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The Men Behind the 1816 Constitution

1816 Delegates

A lawyer. A surveyor. A tavern keeper. A poet. Is this some sort of weird, old-timey Village People tribute band? Not even close. These are just a few of the occupations that could be attributed to the men who descended upon tiny Corydon in June 1816 to write the state constitution for the Indiana Territory. I greatly enjoyed researching the characters for our newest You Are There exhibit, You Are There 1816: Indiana Joins the Nation. Here are a few things that stuck out to me during the research process.

Maybe you rolled your eyes at my silly introductory paragraph. Nonetheless, the delegates really did represent a variety of occupations. One of them, Davis Floyd from Harrison County, really was a tavern keeper. He was also a river pilot, lawyer, territorial auditor and territorial treasurer. Most of the delegates maintained several jobs at once – typical for the time period. 

Surprisingly, some of the delegates were foreign-born. The 1816 convention boasted three Irish, one Swede and one German. I expected all of them to be from other states, since white settlers had not been in the Indiana Territory for very long, but I did not expect some of them to come from abroad.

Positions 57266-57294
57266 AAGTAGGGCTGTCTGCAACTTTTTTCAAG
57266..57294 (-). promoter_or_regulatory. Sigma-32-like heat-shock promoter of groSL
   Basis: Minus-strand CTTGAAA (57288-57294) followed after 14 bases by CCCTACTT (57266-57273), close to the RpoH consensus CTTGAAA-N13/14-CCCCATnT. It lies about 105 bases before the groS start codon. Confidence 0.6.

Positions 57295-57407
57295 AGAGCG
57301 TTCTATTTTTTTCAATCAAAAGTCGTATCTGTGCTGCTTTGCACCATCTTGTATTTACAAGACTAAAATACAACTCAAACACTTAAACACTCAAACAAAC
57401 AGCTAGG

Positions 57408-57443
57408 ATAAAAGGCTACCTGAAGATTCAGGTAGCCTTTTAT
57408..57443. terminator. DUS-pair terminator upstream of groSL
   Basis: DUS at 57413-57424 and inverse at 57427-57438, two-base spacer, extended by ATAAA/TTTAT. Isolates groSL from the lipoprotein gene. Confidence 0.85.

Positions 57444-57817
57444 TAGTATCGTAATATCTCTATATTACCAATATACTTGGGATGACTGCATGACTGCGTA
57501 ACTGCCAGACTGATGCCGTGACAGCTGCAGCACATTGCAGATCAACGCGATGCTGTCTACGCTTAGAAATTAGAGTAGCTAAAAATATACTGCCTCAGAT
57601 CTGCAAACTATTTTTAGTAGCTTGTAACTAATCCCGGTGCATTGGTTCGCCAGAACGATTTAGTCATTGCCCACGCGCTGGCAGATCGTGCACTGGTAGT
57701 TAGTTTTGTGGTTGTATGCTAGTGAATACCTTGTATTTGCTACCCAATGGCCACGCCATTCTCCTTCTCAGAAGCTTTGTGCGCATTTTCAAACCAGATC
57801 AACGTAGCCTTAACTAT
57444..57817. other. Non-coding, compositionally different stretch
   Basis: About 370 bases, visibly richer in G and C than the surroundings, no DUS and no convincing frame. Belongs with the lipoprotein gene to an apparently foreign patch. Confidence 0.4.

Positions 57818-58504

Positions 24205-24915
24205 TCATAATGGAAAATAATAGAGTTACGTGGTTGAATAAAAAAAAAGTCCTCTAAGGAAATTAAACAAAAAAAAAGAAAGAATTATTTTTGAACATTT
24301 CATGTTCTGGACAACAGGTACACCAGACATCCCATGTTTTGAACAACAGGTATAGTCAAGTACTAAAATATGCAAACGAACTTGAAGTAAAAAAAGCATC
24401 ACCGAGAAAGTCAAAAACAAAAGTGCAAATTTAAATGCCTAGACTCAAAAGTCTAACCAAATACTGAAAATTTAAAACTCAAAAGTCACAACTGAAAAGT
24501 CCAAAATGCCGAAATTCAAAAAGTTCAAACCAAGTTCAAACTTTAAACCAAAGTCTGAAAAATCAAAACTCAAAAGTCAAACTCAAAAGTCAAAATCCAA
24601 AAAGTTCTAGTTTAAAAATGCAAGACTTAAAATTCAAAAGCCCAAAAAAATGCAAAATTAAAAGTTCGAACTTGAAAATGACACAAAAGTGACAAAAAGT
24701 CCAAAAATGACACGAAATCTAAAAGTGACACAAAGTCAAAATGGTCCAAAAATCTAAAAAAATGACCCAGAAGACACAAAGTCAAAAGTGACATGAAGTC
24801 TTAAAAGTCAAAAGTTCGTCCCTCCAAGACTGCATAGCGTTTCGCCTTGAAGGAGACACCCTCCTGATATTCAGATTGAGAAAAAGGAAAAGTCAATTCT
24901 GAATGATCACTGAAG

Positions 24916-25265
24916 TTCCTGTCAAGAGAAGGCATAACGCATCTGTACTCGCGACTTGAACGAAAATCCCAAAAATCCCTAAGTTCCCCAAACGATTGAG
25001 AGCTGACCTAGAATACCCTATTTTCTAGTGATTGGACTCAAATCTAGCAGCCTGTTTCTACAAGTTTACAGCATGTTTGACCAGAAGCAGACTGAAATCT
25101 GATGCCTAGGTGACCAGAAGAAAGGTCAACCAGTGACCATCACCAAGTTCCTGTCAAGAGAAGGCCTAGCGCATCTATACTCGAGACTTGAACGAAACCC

Many of the delegates were Southerners, coming predominantly from Kentucky and Virginia. The delegates’ Southern origins influenced their politics. For example, most delegates were against slavery being allowed in Indiana. Several of the men had been raised in families with slaves, yet, for one reason or another, had rejected the institution of slavery. 

Beyond finding elements of the delegates’ stories interesting, I also enjoyed learning about them as people. It’s so easy to elevate figures of the past to some untouchable form of reality, missing entirely the fact that they were people, too. That’s one of the main takeaways I hope visitors will remember. Of course I want you to learn about the Indiana Territory, the constitution-making process and friendly Corydon. By all means, remember the three branches of government. But mostly, I want you to remember the people. That’s what history has always been about for me. The people.

Visit the History Center and meet the men who helped shape the early part of Indiana’s history. 

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